My father’s memoir, published previously in PDF format and available under Family Stories is now a 200 page bound book. I’ve been working on it, with some detours, since January. First I decided to make this book a codex, that is, a normal bound book. Sounds simple and it could be if you know how many pages the book will have. A codex has signatures, sheets of paper folded in half and sewn together. Depending on paper thickness and how you fold your signature you might have from four to ten sheets of paper. (Commercially published books can have different specifications.)
I have ten signatures in the book. Each one has five sheets folded in half to create twenty pages. Now all I had to do was properly arrange the text, which I took from the PDF. Not so simple. In the PDF one page simply follows another. With signatures page 1 will be on the left of one sheet of paper, page 2 will be on right of the next sheet that will become the other side of page 1. Page 3 will be on the left of the next sheet, page 4 on the right. There will be 10 sheets to print front and back creating 20 pages. Page 21 will begin on the next signature. To complicate things a bit more, I wanted to use the inside fold of each signature (page 10-11) to display large drawings or photographs.
Here are the front and back covers of the book. Although my father was trained as a draftsman and did wonderful drawings, he made a living selling chickens to restaurants.
I never photographed my father driving the truck. In these pictures my husband who ran the business briefly after my father had a heart attack is driving.
The PDF I created originally had 114 pages. I knew I would have more pages, if for no other reason than the book is smaller, but I didn’t know exactly where I would end. To make it more complicated, if I was using a five sheet signature, I would have to end on a multiple of 20. That’s a big part of why it took so long. And at least one month was occupied with fixing mistakes. I added as many of his drawings as I could find and many old family photographs. Here is a slide show of some of the pages.
I laid out the book using Adobe InDesign. It is printed on an Epson printer with Epson Presentation Matte, 8.5 x 14 inches and folded to 8.5 x 7. Finished volume is slightly larger. Cover is printed on Super Max text covering book board and bound with commercial book cloth.
My father, Morrie and his sister Florence both wrote memoirs about their lives in Austro-Galicia and their early years in Chicago. I digitized both manuscripts, scanned relevant pictures, and created 2 pdfs. Along with my Charnabook, all are available in the menu on the left under Family Stories. I never printed out the two memoirs and created actual books. Although I have a list of 15 possible topics to pursue, with one urgently calling to me, I’ve decided to make those two books first. Should be simple, no?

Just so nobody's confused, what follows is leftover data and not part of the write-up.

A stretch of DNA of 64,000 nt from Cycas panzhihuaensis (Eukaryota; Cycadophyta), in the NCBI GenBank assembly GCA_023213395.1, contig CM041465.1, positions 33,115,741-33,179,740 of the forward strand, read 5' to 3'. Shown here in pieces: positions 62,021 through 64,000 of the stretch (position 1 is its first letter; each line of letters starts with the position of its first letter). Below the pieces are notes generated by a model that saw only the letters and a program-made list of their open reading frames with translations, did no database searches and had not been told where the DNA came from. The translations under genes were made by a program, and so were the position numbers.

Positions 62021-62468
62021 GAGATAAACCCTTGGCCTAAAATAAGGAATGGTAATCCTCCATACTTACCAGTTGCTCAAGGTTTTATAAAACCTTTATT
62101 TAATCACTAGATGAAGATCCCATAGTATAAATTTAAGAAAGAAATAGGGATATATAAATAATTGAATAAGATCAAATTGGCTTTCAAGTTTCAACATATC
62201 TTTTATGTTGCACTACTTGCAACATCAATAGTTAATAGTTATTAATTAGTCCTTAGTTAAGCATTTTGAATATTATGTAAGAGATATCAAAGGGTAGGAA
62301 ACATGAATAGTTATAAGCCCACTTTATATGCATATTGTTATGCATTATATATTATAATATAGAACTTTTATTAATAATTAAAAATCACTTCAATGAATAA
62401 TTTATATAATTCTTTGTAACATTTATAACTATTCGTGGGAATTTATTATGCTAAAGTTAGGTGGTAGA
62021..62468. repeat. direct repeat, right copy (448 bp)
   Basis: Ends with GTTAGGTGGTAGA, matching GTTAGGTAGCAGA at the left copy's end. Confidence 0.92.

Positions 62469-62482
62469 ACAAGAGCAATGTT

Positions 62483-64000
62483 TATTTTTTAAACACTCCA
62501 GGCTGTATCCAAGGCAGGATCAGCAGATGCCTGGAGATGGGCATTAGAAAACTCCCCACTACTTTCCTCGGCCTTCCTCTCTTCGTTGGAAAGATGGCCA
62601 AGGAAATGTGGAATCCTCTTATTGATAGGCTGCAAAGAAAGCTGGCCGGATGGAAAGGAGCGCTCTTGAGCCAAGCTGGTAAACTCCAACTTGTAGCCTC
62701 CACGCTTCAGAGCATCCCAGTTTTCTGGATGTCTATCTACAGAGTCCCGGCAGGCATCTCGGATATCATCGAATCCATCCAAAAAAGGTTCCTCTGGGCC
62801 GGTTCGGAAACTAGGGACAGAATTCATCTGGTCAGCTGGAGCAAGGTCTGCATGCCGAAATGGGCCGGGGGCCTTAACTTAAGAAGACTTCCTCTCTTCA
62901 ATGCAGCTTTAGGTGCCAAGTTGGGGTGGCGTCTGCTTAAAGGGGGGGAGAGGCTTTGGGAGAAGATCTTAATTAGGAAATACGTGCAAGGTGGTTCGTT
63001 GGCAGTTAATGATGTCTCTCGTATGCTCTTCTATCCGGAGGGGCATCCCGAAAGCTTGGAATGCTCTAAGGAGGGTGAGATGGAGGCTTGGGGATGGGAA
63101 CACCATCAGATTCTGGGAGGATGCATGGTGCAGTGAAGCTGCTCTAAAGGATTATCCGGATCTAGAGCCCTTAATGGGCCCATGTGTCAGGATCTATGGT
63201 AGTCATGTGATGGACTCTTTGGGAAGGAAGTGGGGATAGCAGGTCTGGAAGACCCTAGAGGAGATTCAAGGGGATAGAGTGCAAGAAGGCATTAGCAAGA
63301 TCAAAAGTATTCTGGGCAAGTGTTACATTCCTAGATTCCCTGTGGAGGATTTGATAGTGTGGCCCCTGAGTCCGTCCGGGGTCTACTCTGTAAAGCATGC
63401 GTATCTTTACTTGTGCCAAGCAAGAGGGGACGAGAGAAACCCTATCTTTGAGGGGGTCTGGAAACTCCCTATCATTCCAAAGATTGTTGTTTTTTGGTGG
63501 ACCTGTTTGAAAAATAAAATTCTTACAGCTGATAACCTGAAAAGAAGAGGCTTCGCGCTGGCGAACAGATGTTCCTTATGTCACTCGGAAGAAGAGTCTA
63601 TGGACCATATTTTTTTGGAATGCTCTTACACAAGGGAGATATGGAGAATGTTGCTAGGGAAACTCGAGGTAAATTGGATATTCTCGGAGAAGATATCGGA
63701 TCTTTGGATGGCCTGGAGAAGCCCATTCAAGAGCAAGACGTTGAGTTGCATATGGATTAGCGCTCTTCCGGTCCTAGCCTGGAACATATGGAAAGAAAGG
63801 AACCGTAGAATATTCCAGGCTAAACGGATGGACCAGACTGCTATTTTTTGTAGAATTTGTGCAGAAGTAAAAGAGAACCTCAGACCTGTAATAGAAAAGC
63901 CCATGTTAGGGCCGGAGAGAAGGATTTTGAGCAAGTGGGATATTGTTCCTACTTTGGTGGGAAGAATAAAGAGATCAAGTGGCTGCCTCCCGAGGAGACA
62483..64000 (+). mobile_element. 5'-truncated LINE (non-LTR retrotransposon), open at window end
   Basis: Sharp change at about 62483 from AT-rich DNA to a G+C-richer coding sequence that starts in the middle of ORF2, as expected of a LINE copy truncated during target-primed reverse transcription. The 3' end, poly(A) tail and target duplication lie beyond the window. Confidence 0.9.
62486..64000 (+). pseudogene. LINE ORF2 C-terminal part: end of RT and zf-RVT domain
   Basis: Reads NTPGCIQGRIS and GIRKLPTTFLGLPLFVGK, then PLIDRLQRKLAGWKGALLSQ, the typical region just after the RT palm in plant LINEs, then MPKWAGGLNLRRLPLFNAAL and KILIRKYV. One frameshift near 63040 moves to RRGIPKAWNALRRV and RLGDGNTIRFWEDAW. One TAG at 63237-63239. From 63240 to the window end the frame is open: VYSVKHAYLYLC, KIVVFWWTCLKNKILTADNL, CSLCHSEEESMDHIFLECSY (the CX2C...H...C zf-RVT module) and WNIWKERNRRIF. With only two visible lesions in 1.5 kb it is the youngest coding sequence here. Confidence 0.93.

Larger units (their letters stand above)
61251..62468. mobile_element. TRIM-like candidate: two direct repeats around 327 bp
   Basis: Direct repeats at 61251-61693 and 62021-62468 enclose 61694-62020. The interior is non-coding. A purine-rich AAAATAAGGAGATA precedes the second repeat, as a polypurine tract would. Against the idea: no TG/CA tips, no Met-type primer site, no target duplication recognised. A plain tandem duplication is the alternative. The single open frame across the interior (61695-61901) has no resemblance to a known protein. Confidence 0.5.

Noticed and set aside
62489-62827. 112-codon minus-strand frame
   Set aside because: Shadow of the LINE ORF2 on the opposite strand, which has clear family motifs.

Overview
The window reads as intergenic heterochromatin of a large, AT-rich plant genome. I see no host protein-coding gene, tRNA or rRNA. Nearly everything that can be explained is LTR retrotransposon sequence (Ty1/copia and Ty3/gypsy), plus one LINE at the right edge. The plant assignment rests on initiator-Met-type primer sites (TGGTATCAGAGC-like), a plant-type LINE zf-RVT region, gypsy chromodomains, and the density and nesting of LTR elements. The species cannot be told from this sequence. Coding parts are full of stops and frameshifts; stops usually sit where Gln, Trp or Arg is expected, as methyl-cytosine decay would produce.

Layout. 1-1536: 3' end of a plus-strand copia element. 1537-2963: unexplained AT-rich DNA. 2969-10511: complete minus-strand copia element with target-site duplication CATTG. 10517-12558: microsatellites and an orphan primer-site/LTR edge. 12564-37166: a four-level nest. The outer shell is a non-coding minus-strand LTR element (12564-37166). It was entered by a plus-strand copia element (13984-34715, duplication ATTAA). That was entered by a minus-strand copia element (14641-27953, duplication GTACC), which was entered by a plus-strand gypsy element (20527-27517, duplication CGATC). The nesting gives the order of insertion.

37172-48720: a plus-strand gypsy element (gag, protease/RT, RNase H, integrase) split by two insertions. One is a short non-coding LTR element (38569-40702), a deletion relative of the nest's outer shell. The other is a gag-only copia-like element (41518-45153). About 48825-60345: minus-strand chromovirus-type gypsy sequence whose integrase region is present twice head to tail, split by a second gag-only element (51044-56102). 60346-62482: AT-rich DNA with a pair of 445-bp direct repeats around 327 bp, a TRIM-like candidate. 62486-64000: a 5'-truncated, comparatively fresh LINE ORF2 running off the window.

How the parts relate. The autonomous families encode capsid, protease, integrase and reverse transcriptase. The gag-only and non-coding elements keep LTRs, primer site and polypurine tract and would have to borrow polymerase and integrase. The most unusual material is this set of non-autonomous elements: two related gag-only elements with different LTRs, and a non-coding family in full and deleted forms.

Aside from the novelty structures I enjoy, there are two basic ways to bind a book: folded signatures or single page. The pdfs are single page; after all, they aren’t usually bound. Single page binding, like Japanese stab bindings, can be beautiful but they don’t open flat. I’ve used this binding several times, and I’m never entirely happy.
Folded signatures allow for several types of bindings, most of which will open flat. However, they are half a page. The largest signature book I’ve done is 8.5 inches by 7 inches, half of a legal size (8.5″ x 14″) sheet. Until recently that was the largest sheet I could print. I now have a larger printer that takes a 13″ x 19″ sheet.
My first task is to decide on my page size, then decide on the binding. The pdfs are 8.5″ x 11″ with several pictures covering an entire page. Half of an 11″ X17″ sheet gives me four 8.5″ x 11″ pages, and all sheets have to be considered as four pages. Morrie’s memoir has 114 pages, Aunt Flo’s has 45 pages. So Morrie’s book would be expanded to 116 or 120 pages; Aunt Flo’s to 48 pages. Some of that is easy; a blank page at the front and back and maybe on the reverse of the title page. Next question is how many pages or sheets in a signature? Placement of the content depends on the number of pages in each signature. For me, keeping the pages straight is the most difficult part of the whole job.
Some of my happiest moments of childhood came when my father told stories. Sometimes he spoke about his childhood in Losie in the Austro-Hungarian Empire. More often he retold bible stories, making one of my uncles a villain or relating the characters to contemporary events. After he retired, in the 1970’s he wrote a memoir and also wrote and illustrated his bible stories. He was a trained draftsman and architect; you can clearly see this in his writing and drawings.